Tuesday, 18 October 2011

Faceless Killers

 I have just finished  reading Faceless Killers by Henning Mankell, the first in the Kurt Wallander series.

 I am a latecomer to the series as this book was written 20 years ago. Mankell has a huge fan base from all over the world and in fact the Wallander novels have been translated into 45 languages and have sold over 30 million copies.
There have also been several screen adaptations of Wallander, both Swedish and British (with Kenneth Branagh in the British version.)

I don't normally read crime fiction as it doesn't generally appeal to me but I was tempted by this after having recently watched the excellent The Killing on BBC 4 and The Millennium Trilogy on DVD.
Scandinavia is somewhere I would love to visit and so anything set here is immediately more appealing to me. There seems to be a huge surge in interest in the Scandinavian crime fiction genre and I am not ashamed to admit I have jumped on to the bandwagon.

From the start of Faceless Killers,  it is obvious that Wallander is going to be a complex character. He is going through a lot of turmoil in his private life- the recent breakdown of his marriage, his father's ill health and a troubled relationship with his daughter.
He also has an alcohol problem,  lives off a diet of junk food and is a workaholic. His marriage breakdown has affected him deeply and in desperation he tries unsuccessfully to begin a relationship with the attractive and more importantly, married, acting public prosecutor Anette Brolin.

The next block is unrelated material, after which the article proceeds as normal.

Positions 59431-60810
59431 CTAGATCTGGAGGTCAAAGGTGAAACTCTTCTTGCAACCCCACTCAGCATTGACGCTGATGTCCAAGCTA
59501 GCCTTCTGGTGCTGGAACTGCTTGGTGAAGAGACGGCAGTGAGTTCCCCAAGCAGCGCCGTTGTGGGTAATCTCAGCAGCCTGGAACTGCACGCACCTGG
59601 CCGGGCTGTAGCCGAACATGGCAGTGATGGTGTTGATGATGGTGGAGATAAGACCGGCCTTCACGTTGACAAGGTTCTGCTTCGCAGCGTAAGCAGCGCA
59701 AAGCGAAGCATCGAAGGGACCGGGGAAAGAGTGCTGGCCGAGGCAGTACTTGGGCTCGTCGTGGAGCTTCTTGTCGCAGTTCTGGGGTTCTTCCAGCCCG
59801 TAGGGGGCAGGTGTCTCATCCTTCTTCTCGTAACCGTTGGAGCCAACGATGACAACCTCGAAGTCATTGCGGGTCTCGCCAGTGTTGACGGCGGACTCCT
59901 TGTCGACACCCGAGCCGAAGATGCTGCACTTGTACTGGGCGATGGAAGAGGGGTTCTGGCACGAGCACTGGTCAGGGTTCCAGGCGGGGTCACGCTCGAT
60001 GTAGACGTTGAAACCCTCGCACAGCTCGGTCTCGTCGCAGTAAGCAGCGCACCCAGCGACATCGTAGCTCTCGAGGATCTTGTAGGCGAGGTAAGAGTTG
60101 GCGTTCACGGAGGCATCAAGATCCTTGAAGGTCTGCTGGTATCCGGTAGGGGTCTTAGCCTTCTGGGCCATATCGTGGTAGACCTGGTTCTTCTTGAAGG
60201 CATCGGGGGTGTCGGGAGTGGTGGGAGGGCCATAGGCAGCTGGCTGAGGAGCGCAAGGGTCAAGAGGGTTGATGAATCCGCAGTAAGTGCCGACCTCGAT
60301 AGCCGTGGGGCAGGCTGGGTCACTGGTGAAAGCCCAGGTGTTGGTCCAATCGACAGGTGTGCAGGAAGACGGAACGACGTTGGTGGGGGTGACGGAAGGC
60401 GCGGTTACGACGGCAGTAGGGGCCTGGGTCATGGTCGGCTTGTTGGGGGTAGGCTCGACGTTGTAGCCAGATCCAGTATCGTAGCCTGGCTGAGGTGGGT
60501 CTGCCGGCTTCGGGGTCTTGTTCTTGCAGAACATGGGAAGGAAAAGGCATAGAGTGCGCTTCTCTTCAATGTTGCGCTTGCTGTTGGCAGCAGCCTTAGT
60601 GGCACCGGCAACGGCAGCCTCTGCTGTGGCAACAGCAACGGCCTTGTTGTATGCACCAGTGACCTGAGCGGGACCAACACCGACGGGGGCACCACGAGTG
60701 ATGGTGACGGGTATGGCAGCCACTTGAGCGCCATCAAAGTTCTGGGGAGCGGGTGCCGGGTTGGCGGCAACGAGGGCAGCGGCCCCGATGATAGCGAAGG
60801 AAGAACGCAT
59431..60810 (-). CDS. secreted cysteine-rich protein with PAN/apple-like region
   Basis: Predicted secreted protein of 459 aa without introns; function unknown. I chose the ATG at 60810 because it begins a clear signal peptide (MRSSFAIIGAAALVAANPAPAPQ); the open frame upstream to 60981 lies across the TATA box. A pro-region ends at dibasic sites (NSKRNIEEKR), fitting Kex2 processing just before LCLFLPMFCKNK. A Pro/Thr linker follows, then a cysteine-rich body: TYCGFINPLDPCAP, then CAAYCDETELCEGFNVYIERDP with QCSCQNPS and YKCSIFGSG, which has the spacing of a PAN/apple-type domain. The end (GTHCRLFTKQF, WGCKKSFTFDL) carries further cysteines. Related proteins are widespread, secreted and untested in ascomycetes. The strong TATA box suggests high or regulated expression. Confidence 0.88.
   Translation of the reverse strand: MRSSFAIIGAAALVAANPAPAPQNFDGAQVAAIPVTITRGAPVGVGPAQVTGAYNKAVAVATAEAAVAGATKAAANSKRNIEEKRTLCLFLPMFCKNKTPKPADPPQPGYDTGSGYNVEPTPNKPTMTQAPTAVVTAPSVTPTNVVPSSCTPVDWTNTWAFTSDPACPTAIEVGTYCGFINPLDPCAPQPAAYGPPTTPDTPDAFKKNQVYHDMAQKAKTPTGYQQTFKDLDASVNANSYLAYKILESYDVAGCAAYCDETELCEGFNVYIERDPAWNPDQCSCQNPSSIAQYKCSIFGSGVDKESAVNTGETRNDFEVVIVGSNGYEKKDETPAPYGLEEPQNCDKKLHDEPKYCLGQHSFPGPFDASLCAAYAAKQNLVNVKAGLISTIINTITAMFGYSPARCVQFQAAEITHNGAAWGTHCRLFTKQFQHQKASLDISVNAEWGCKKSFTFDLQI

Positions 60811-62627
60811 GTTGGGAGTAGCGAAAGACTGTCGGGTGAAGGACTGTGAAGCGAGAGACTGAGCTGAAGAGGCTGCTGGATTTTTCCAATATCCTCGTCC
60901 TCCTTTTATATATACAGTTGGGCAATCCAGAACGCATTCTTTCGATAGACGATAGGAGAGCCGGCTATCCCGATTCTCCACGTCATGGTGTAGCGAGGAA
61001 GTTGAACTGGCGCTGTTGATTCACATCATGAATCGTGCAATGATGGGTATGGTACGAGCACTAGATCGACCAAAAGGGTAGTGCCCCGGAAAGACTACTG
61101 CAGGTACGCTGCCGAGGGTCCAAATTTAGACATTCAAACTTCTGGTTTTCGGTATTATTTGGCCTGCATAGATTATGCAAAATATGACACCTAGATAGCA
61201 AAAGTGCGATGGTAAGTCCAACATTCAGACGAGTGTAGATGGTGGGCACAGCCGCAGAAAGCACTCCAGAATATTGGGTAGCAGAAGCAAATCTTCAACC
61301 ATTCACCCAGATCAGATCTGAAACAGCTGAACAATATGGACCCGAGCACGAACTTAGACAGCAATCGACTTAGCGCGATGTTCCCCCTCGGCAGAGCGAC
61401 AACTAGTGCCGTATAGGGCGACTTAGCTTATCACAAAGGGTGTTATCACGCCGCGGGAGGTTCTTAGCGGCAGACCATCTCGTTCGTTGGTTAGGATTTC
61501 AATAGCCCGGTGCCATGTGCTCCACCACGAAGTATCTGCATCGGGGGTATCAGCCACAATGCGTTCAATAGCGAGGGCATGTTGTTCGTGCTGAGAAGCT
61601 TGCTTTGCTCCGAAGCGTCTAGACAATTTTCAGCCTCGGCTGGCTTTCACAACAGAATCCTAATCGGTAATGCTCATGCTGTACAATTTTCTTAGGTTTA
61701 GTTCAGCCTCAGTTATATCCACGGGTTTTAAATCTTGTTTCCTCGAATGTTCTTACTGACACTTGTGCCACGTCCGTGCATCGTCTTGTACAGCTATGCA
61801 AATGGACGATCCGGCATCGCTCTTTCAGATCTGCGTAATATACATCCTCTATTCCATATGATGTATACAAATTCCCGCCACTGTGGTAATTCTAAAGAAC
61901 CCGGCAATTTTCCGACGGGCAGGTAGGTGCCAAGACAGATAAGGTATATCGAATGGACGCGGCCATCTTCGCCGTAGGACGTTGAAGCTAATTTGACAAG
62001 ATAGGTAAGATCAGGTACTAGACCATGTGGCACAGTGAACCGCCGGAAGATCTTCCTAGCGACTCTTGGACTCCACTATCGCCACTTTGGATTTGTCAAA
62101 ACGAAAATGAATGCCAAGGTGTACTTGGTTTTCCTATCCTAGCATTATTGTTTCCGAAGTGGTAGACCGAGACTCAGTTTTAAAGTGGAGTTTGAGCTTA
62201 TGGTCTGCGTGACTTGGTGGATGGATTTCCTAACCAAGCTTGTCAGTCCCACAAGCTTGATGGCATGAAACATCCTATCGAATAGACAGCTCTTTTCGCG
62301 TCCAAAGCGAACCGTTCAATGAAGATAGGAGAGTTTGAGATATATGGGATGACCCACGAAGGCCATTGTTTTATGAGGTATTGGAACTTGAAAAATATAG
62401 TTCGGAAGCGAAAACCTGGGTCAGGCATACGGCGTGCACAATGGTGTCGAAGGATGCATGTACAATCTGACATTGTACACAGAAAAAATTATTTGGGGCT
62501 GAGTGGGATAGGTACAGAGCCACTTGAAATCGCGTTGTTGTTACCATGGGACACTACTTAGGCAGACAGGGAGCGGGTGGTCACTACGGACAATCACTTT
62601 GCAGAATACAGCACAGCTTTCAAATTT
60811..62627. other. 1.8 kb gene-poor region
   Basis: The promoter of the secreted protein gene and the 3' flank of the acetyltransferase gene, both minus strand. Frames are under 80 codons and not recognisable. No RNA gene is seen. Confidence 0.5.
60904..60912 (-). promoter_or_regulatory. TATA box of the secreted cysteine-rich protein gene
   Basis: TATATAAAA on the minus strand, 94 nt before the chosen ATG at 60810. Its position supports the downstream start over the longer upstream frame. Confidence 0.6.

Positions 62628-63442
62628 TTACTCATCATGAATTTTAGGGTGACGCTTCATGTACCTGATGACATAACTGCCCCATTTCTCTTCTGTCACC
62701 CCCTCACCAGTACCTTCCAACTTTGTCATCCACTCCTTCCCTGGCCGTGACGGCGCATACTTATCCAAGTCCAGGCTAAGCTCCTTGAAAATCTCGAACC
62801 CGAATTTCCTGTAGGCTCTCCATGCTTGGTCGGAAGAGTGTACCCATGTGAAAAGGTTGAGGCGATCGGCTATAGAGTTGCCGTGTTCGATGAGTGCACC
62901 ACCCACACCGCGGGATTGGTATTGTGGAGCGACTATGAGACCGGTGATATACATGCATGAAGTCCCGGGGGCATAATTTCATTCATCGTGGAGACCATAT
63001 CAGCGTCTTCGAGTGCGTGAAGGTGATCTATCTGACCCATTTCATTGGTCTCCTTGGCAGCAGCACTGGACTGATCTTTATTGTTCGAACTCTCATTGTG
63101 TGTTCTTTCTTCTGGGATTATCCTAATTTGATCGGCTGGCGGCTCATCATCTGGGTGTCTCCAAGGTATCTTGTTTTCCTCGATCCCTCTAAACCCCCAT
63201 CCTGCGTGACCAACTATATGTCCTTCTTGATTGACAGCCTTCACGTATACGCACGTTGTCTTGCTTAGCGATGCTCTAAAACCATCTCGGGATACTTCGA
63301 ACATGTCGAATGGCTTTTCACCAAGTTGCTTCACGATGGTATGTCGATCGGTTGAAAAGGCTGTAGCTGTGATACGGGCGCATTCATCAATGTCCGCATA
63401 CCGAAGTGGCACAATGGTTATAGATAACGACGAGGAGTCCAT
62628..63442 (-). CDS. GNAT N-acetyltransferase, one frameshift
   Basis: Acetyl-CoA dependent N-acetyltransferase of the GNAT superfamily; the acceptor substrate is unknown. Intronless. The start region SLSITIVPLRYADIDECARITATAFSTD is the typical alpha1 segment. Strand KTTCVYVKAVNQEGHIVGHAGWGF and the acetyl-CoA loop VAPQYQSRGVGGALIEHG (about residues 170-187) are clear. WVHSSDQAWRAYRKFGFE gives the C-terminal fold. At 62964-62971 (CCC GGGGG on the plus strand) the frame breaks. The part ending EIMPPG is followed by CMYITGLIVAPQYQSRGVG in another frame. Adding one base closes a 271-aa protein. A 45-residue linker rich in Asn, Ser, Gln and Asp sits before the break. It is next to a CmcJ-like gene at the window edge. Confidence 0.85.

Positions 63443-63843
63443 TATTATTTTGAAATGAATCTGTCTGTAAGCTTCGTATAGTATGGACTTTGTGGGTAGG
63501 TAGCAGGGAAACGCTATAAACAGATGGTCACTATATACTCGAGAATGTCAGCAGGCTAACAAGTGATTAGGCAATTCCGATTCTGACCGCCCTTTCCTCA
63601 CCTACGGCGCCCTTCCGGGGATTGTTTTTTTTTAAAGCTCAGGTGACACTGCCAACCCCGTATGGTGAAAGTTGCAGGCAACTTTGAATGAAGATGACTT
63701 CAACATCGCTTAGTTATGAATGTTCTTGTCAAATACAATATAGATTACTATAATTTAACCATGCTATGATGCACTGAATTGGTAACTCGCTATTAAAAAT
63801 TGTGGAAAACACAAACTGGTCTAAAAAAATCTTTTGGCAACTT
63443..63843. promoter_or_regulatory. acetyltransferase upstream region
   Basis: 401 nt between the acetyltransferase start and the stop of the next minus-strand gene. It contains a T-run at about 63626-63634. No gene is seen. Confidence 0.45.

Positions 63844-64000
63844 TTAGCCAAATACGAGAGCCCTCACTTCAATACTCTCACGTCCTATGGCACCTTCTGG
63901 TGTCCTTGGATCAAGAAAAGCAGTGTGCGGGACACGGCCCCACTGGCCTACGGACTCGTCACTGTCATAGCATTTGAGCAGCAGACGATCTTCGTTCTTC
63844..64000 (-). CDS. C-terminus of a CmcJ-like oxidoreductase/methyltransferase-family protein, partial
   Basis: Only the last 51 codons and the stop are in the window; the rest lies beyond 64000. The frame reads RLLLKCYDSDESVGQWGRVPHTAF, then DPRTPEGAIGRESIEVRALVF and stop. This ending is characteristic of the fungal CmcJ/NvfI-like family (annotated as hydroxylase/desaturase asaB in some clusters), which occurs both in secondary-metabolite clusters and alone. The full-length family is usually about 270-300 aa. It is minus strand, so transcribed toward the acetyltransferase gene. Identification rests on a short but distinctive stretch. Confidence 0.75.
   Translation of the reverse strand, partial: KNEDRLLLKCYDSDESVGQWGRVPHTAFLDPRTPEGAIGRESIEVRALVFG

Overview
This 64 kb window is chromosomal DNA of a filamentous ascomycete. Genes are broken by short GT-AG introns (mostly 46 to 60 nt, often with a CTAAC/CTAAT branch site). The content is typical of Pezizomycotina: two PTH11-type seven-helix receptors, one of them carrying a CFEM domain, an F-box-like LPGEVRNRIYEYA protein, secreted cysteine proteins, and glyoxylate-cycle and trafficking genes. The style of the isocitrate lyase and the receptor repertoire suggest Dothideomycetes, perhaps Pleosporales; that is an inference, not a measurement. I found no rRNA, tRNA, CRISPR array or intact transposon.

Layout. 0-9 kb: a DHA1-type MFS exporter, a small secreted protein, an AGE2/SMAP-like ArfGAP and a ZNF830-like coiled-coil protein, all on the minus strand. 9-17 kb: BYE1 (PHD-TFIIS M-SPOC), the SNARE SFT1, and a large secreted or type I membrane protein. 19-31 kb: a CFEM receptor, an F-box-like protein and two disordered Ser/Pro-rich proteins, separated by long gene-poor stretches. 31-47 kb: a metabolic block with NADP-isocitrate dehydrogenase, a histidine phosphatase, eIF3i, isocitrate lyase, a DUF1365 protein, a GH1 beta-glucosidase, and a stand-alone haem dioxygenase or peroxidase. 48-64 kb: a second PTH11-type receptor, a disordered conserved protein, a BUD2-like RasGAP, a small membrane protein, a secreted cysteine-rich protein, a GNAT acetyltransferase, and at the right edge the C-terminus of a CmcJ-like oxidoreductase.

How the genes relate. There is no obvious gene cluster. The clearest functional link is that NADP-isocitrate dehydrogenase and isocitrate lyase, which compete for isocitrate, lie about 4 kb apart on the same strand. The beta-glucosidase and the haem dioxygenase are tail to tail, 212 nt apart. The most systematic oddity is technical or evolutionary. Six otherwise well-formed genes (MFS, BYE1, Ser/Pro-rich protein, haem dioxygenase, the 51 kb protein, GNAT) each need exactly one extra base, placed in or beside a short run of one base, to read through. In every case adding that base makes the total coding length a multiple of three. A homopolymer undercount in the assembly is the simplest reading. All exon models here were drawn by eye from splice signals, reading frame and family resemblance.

The main plot of the story is the brutal murder of an elderly farmer and his wife at an isolated farmhouse in the Swedish countryside. When the couple are discovered, the man is already dead but his wife is still alive and manages to utter the word 'foreign' before she dies.

This one word leads to the conclusion that the awful deed has been committed by an immigrant and there is a public backlash against a nearby refugee centre.
Wallander and his team of colleagues not only have to solve the murder, but also have to protect the refugees from attacks of a racist nature.

Manning's writing is fast paced and engrossing. He explains the investigation process in a logical precise manner and it is easy to follow what is happening. There are poignant scenes, such as the one where Wallander's senile father thinks he is leaving home to travel to Italy to paint, dressed in a big hat and pyjamas.
Manning handles this scene beautifully, showing a softer caring side to Wallander.

I was very interested to listen to Henning Mankell talk about this book on the World Book Club broadcast in July of this year. In the interview, he says that he didn't create Kurt Wallander and then write stories around the character but rather that the story came first and that he felt he needed a policeman in his story.

The interview is well worth a listen, whether you are a Henning Mankell fan or like me, totally new to his work. He comes across as a genuinely very nice man with a superb sense of humour and total humility.
I shall certainly be reading more of his novels, both the Wallander series and his other general fiction.

I would rate this book as 8 out of 10. The storyline is a good one and keeps you guessing until the end although it does finish a little abruptly. Worth a read.

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